Abidjan braces for endgame as pro-Ouattara troops descend on city
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Ivory Coast’s main city of Abidjan was tense as a night-time curfew was imposed following a rapid advance by fighters loyal to internationally recognised Ivorian president Alassane Ouattara, as the political crisis reached a decisive stage.
The main Ivorian city of Abidjan braced for what could be the decisive stage of a deadly, four-month-old, post-election showdown between rival presidents, as forces loyal to Ivory Coast’s internationally recognised president Alassane Ouattara descended on the country’s commercial hub.
The West African nation’s main port city was on tenterhooks as night fell, with the sound of heavy fighting reverberating in some districts of the city.
A night-time curfew was put in place from Thursday until Sunday for the hours between 2100 and 0600 GMT, a spokeswoman for Ouattara told reporters, amid fears that violence or chaos could break out between pro-Ouattara forces and groups of diehard supporters of Ivorian strongman Laurent Gbagbo.
The country’s land, air and sea borders were also closed until further notice, according to a statement by Ouattara’s interior ministry late Thursday.
UN troops posted in Ivory Coast have taken control of Abidjan’s main airport as Gbagbo’s security apparatus appeared to crumble.
Rebels fighting to install Ouattara as president have been making rapid advances in the past few days from their bases in northern Ivory Coast. On Wednesday, the capital of Yamoussoukro fell unopposed to rebel forces. The port of San Pedro, a key site in this cocoa-exporting nation, fell shortly thereafter.
In a phone interview with FRANCE 24 from Yamoussoukro Thursday, Ouattarra’s Prime Minister Guillaume Soro said forces loyal to Ouattara had encircled Abidjan and were encountering little resistance from pro-Gbagbo forces amid rising troop defections.
"There is no resistance,” Soro told FRANCE 24. “There are already several generals who have joined our side.”
Speaking to FRANCE 24, French Foreign Ministry spokesman Bernard Valero said France hoped there would be “no battle for Abidjan and no bloodbath ... so Gbgabo has to listen and leave.”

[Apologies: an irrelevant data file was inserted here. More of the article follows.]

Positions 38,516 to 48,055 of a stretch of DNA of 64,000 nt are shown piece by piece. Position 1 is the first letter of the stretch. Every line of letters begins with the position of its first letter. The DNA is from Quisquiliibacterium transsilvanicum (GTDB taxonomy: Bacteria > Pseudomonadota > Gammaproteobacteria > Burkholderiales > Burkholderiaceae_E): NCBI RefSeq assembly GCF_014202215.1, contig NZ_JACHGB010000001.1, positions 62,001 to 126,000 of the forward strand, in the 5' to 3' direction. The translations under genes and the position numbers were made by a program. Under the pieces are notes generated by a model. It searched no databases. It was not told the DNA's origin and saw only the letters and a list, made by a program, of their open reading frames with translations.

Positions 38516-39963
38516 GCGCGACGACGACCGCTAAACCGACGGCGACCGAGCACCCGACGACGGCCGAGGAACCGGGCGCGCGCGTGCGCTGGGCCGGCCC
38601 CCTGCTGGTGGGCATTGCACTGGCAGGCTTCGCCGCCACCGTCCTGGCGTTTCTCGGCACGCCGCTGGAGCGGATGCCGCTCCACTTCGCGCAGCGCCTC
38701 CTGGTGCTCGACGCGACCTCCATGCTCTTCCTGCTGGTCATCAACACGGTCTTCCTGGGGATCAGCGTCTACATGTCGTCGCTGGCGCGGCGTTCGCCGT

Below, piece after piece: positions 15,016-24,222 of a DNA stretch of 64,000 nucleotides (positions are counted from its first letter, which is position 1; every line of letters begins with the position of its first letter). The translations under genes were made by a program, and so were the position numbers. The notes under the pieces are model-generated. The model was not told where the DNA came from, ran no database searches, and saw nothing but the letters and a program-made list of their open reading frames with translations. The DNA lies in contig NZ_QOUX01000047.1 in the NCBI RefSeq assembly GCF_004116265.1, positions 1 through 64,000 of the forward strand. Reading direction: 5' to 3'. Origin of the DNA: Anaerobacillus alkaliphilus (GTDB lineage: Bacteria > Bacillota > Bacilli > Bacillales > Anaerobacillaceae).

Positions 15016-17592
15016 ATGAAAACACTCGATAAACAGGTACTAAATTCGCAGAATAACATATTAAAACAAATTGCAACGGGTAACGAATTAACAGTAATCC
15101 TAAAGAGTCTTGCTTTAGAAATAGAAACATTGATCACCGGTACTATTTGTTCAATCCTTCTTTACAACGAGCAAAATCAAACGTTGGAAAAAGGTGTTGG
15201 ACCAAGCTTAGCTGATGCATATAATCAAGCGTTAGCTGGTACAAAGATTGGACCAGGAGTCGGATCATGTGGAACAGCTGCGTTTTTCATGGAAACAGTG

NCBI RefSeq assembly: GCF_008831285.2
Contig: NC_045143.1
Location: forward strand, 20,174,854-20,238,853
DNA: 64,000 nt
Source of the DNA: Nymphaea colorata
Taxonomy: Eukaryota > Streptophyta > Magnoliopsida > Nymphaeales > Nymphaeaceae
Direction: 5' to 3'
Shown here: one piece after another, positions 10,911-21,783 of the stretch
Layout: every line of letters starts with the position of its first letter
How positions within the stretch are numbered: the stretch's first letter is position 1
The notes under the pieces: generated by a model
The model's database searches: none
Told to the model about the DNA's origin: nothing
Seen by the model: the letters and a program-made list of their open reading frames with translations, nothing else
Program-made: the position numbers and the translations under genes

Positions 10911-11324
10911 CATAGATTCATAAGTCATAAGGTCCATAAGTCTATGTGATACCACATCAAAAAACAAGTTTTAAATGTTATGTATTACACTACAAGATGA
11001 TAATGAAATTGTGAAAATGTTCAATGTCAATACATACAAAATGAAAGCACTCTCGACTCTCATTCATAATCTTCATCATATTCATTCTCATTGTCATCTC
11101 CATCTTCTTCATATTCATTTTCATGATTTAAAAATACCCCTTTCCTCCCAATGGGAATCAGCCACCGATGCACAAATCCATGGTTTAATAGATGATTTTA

But the besieged Ivorian leader appeared defiant after what appeared to be a calamitous day in his long political career.
“President Gbabgo has no intention of resigning and will absolutely not surrender to some rebels,” Alain Toussaint, Laurent Gbagbo’s political advisor, told FRANCE 24 late Thursday. “After spending 40 years in politics…President Gbabgo will not abdicate by surrendering to rebels.”
Gbagbo’s army chief of staff seeks refuge in South African mission
Thursday’s extraordinary turn of events started with a South African confirmation that Gen. Phillippe Mangou, Gbagbo’s army chief of staff and a well-known loyalist, had sought refuge at the South African ambassador’s residence in Abidjan.
In recent days, the military and diplomatic noose has been tightening around Gbagbo, a longstanding leader who re-installed himself in the presidential palace in Abidjan after the November 2010 elections, disregarding internationals calls for him to step down.
Ouattara has spent the past four months in Abidjan’s Golf Hotel premises, protected by UN peacekeeping forces in Ivory Coast.
On Thursday, a UN envoy told a French TV station that the UN security cordon around the Golf Hotel had been lifted.
French forces have also been deployed in Abidjan with soldiers from the 1,000-strong French Licorne force in Ivory Coast deployed in Zone 4, in the south of the city.
The French Licorne force has been stationed in the country since shortly after the outbreak of the Ivorian Civil War in 2002. The troop's main mission is to support UN peacekeeping mission and to ensure the security of French and foreign nationals in the former French colony.
Pro-Gbagbo youths have deserted roadblocks,
The Ivorian commercial capital was eerily calm, said FRANCE 24’s Bernard Mark reporting from Abidjan earlier Thursday. “Every single store is closed, there isn’t a car on the road…even the roadblocks that we’ve seen over the last few weeks that were set up mostly by pro-Gbagbo youths have been abandoned.”
Abidjan is widely believed to be the site of a likely last stance by Gbagbo’s forces, which would probably centre around the presidential palace in the heart of the city.
As rumours of the Ivorian strongman’s whereabouts circulated across the city, state-controlled RTI TV said Gbagbo was “safe and sound in his home” in Cocody, an upscale neighbourhood of Abidjan.
“The question now is, will Abidjan fall as quickly as other cities have done, with virtually no resistance,” said Mark.